Pancreatic cancer is a disease in which normal cells in the pancreas malfunction and begin to grow uncontrollably. These cancerous cells can eventually interfere with proper functioning of the pancreas and metastasize (spread) to other parts of the body.
The pancreas is a pear-shaped gland located in the abdomen between the stomach and the spine. It is about 6 inches in length and is composed of two major components: exocrine and endocrine. The exocrine component, made up of ducts and acini (small sacs on the end of the ducts), produce enzymes, which are specialized proteins released into the small intestine that help the body digest and break down food, particularly fats. It is the cells lining these pancreatic ducts that most frequently turn cancerous. These are called ductal adenocarcinomas of the pancreas and represent the most common subtype of pancreatic cancer.
Types of Pancreatic Cancer
Pancreatic cancer can be categorized into different types that depend on whether or not the cancer began in the endocrine or exocrine component. Pancreatic cancer types include
Endocrine Tumors : Endocrine tumors also referred to as pancreatic neuroendocrine tumors (PNETs) or islet cell tumors are not so common as compared to exocrine tumors. A pancreatic neuroendocrine tumor could be non-functioning that means it does not make any hormones or it could also be functioning that means it can make hormones. The base of a functioning neuroendocrine tumor is on the hormone that cells usually make –
Exocrine Tumors: They are considered as the most common type of pancreatic cancer. Adenocarcinoma that begins in gland cells is mostly seen in around 95% people who are suffering from pancreatic cancer. Ductal Adenocarcinoma is the ducts of the pancreas from where the tumor typically begins. Rarely when tumor starts in the acini then it is termed as acinar Adenocarcinoma.
Some of the other rare tumors of the pancreas are –
• Acinar Cell Carcinomas
• Cystic Tumors
• Neuroendocrine tumors
• Computed tomography (CT scan): A scanner takes multiple X-ray pictures, and a computer reconstructs them into detailed images of the inside of the abdomen. A CT scan helps doctors make a pancreatic cancer diagnosis.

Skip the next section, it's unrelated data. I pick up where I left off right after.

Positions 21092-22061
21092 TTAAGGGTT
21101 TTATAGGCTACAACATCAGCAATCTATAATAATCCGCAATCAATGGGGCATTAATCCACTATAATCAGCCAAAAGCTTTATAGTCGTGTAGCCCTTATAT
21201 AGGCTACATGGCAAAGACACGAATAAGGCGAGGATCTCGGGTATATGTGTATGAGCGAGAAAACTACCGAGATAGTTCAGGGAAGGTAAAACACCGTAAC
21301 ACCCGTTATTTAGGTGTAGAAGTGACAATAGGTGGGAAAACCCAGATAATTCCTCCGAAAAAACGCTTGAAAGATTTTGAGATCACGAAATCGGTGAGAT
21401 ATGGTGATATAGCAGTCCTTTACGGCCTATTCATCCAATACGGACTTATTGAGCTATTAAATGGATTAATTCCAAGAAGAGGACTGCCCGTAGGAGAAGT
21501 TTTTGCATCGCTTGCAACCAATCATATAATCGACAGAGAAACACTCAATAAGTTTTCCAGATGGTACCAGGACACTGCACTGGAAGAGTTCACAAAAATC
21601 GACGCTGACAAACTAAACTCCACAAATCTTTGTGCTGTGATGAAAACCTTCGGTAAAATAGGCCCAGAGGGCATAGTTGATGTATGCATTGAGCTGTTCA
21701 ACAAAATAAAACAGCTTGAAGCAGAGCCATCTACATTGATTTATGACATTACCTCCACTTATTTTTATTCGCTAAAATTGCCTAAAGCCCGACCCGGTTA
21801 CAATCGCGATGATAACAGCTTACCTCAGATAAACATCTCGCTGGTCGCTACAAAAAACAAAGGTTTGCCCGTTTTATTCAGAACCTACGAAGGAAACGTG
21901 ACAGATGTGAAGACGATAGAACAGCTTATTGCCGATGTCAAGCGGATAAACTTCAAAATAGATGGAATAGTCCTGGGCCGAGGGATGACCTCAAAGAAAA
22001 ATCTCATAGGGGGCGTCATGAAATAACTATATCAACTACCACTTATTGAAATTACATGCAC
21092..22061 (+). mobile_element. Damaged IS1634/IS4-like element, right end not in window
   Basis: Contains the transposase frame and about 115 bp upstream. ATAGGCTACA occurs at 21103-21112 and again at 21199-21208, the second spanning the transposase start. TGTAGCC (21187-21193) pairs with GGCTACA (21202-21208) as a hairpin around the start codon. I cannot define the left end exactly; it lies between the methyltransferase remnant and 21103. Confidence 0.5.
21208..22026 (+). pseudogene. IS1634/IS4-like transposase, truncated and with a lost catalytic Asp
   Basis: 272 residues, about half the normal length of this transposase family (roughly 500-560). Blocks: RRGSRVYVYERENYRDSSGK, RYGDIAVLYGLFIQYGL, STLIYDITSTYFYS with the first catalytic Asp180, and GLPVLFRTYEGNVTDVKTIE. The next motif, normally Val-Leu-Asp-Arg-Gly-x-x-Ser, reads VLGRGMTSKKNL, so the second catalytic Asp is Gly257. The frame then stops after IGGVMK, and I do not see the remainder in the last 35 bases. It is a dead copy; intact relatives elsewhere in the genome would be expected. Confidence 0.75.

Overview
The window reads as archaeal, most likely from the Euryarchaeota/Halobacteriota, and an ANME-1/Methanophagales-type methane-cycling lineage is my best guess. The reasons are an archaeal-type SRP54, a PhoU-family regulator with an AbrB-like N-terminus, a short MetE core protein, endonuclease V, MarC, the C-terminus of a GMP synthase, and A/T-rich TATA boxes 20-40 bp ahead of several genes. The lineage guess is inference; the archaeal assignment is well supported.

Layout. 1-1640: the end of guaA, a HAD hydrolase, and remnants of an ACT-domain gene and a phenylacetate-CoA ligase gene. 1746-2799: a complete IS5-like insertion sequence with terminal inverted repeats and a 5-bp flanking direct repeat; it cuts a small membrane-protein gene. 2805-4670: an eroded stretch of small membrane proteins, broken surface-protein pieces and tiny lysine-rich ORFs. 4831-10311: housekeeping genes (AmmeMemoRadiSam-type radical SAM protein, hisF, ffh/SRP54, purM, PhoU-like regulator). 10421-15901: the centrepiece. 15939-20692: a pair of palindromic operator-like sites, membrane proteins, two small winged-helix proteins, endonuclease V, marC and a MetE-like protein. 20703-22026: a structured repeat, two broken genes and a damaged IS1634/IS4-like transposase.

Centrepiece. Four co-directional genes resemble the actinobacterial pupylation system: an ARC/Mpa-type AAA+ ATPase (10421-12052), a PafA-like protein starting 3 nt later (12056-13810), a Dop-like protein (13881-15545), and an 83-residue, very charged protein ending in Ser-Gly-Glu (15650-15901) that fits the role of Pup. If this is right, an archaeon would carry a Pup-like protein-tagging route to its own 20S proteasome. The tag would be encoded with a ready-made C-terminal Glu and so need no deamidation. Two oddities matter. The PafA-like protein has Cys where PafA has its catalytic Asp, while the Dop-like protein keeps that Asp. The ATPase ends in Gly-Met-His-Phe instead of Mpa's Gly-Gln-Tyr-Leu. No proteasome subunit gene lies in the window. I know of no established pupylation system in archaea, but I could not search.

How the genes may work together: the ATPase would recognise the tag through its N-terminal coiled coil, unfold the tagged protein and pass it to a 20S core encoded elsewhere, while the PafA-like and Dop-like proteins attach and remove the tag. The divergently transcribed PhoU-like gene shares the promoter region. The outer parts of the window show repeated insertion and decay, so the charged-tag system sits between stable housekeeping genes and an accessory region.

• Magnetic resonance imaging (MRI):Using magnetic waves, a scanner creates detailed images of the abdomen, in particular the area around the pancreas, liver, and gallbladder.
• Ultrasound : Harmless sound waves reflected off organs in the belly create images, potentially helping doctors make a pancreatic cancer diagnosis.
• Positron emission tomography (PET scan): Radioactive glucose injected into the veins is absorbed by cancer cells. PET scans may help determine the degree of pancreatic cancer spread.
• Percutaneous needle biopsy : Under imaging guidance, a radiologist inserts a needle into the mass, capturing some tissue. This procedure is also called a fine needle aspiration (FNA).
• Endoscopic retrograde cholangiopancreatography (ERCP): A flexible tube with a camera and other tools on its end (endoscope) is put through the mouth to the small intestine, near the pancreas. ERCP can collect images from the area, as well as take a small biopsy with a brush.
• Endoscopic ultrasound : Similar to ERCP, an endoscope is placed near the pancreas. An ultrasound probe on the endoscope locates the mass, and a needle on the endoscope plucks some tissue from the mass.
• Laparoscopy is a surgical procedure that uses several small incisions. Using laparoscopy, a surgeon can collect tissue for biopsy, as well as see inside the abdomen to determine if pancreatic cancer has spread. However, laparoscopy has higher risks than other biopsy approaches.
Stage is a term used in cancer treatment to describe the extent of spread of the cancer. The stages of pancreatic cancer are used to guide treatment and to classify patients for clinical trials. The stages of pancreatic cancer are:
• Stage 0: No spread. Pancreatic cancer is limited to a single layer of cells in the pancreas. The pancreatic cancer is not visible on imaging tests or even to the naked eye.
• Stage I: Local growth. Pancreatic cancer is limited to the pancreas, but has grown to less than 2 centimeters across (stage IA) or greater than 2 centimeters (stage IB).
• Stage II: Local spread. Pancreatic cancer has grown outside the pancreas, or has spread to nearby lymph nodes